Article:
Lyndhurst's Scarecrow Invasion
hat images come to mind when you think of fall? Sidewalks covered in golden leaves? Stoops and doorways guarded by toothy pumpkins? What about a field full of hundreds of elaborately-costumed scarecrows?
If it sounds far out there, you've never been to Lyndhurst this time of year.
Each October, Lyndhurst, a National Trust Historic Site, invites students to create their own art installations during their annual "Scarecrow Invasion." Local students craft scarecrows representing famous artists and historical figures on the lawn at Lyndhurst. The program includes educational tours of the mansion and integration into the classroom with students researching their creations in history class.
To learn more about this unique and imaginative program, we caught up with Judith Beil, who is the curator of education at Lyndhurst.
All invasion photos courtesy of Lyndhurst, a National Trust Historic Site. Judith, tell us about the Scarecrow Invasion and how it got started? How many scarecrows do you have this year?
Photos of the Invasion
All invasion photos courtesy of Lyndhurst, a National Trust Historic Site.
Judith, tell us about the Scarecrow Invasion and how it got started? How many scarecrows do you have this year?
The Scarecrow Invasion began five years ago with just one school and 100 scarecrows. It has since grown into an event with seven schools and close to 700 scarecrows. Grade levels range between first and eighth grades. This year, we invited two Title 1 schools to participate and used our scholarship money to fund their transportation. Teachers from both schools stated: "This is the best experience that our kids will have all year."
Tell us about a typical day when a group of students visit to begin creating their scarecrows. What kind of themes are there? How do they decide what to make? Do they tour and learn about Lyndhurst as well?
The students arrive at 10:00 AM with clothing and pre-made masks coated with polyurethane. We provide the wooden supports, straw, and staple guns. The field is organized according to schools and the students pick out their structure. They then create their scarecrow. Themes for this year's crop of scarecrows are historical figures; famous people (including Queen Elizabeth and Julia Child); monsters; something we called "inside a teenager's brain;" clowns; and a generic group ranging from a wood nymph to Yoda. The students also participate in one of our educational program tours according to their grade level.
What do you think the scarecrow project brings to these kids? Why is it important for students of all ages and grade levels to participate in activities like this?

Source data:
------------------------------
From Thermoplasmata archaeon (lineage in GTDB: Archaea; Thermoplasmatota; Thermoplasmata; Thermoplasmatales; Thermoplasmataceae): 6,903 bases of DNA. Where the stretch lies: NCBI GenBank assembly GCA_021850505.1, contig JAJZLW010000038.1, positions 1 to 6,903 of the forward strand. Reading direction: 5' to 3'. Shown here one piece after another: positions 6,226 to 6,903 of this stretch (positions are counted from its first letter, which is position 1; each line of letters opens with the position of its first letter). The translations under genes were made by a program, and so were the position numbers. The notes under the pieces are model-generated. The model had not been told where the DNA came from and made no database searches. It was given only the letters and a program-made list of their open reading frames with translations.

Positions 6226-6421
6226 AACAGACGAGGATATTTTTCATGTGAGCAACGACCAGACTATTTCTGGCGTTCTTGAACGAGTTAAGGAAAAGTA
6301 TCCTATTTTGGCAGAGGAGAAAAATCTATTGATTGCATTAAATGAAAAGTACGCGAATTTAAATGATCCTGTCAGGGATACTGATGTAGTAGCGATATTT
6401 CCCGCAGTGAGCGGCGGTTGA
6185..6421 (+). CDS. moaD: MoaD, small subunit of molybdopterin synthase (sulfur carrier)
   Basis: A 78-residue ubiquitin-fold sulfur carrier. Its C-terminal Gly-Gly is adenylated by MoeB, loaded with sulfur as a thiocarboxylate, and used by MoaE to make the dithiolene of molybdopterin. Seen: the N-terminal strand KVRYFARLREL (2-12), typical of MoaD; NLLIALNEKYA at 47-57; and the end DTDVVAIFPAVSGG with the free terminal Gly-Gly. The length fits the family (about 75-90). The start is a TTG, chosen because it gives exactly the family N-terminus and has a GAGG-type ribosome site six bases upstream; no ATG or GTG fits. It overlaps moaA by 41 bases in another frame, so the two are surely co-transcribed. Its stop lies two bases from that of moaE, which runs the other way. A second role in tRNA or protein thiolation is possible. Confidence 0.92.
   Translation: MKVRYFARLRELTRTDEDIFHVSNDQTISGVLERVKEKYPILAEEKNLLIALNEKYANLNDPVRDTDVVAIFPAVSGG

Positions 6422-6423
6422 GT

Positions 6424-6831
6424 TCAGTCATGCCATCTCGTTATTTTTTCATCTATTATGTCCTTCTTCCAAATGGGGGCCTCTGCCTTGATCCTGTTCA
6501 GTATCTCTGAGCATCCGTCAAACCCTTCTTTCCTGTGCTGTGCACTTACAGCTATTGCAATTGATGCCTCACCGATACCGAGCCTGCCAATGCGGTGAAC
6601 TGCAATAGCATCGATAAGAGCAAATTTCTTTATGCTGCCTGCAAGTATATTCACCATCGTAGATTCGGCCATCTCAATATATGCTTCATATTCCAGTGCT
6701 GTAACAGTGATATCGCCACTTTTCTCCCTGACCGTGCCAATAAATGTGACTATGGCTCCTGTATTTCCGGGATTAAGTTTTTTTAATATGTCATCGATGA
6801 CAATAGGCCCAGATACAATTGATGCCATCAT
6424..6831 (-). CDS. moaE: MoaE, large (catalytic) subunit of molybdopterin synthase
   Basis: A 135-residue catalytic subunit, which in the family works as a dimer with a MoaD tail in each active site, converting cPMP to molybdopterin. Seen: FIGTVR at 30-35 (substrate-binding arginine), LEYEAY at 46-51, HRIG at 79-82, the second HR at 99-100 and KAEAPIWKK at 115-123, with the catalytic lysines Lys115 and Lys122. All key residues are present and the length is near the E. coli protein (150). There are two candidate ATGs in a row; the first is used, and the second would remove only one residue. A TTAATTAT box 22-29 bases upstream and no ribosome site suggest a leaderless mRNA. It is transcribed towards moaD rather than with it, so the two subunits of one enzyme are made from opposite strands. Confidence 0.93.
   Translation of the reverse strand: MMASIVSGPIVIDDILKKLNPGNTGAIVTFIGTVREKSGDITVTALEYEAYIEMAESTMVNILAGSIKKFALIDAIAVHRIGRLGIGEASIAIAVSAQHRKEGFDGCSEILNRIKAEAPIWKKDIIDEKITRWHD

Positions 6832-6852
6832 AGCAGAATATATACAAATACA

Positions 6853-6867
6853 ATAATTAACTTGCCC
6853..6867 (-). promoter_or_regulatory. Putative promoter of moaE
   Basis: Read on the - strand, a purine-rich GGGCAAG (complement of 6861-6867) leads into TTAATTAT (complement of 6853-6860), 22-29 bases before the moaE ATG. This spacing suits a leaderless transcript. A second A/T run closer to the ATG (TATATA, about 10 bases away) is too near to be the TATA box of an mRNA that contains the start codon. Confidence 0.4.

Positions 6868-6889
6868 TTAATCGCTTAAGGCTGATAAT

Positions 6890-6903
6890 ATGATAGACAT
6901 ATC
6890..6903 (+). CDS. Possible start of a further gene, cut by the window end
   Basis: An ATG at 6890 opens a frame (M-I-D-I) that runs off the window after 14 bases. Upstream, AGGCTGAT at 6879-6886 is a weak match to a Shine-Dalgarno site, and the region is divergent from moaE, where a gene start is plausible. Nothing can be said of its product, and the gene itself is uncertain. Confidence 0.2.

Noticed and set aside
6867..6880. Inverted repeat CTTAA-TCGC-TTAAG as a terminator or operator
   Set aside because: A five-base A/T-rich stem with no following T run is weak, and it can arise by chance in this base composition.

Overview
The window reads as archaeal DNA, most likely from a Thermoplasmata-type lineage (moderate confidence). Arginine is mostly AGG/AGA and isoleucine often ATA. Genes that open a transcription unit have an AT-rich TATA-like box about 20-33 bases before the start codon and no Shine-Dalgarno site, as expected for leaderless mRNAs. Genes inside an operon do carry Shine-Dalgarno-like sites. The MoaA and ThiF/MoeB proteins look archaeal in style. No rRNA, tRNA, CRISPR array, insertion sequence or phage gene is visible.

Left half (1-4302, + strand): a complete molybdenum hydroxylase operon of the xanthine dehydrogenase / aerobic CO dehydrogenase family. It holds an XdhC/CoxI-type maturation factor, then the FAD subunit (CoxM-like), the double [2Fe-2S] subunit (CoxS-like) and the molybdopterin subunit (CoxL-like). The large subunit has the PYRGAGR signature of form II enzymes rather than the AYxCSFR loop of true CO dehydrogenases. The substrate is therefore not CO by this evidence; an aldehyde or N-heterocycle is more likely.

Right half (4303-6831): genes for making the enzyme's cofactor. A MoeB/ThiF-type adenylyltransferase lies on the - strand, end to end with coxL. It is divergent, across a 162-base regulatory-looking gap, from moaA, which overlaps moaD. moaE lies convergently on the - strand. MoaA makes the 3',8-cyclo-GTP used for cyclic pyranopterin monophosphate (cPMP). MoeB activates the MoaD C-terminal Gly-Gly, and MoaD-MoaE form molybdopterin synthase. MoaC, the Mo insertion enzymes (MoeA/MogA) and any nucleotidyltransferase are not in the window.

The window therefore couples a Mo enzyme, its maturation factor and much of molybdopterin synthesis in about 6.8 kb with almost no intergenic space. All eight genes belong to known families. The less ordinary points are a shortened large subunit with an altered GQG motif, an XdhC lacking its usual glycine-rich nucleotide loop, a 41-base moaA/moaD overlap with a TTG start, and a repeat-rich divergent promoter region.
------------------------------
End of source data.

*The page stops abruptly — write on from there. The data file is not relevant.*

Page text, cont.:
This is the fifth year of the program, and we now have a waiting list of schools that are interested in participating. Essentially, the event gives students an opportunity to exhibit one of their designs – something they create – at a real museum. We like to think of it as an environmental installation. Students also research their creation in their history and language arts classes, and several groups write stories about their characters. Additionally, many art teachers discuss and review the creations in their classes.
What other educational programming and activities does Lyndhurst offer students throughout the year?
We offer a range of interactive school programs beginning with pre-school and going through high school. Educators can visit www.lyndhurst.org/education.html for more information.
So, what happens to all of the materials and clothing once Halloween is over? And we have to ask – do you have any favorites among this year's scarecrows?
The clothing is removed from the wooden supports by volunteers and young adults from YAI, a day treatment facility in Tarrytown. Reusable clothing is then washed and donated to homeless shelters in the area. As for a favorite, I can't possibly choose – they are all fabulous!
Judith Beil is the curator of education at Lyndhurst, a National Trust Historic Site.
Does your school matter? Take a class picture in front of your older or historic school building and share it with the world through the National Trust's This Place Matters campaign. No camera? No problem! Plant a flag on our interactive map.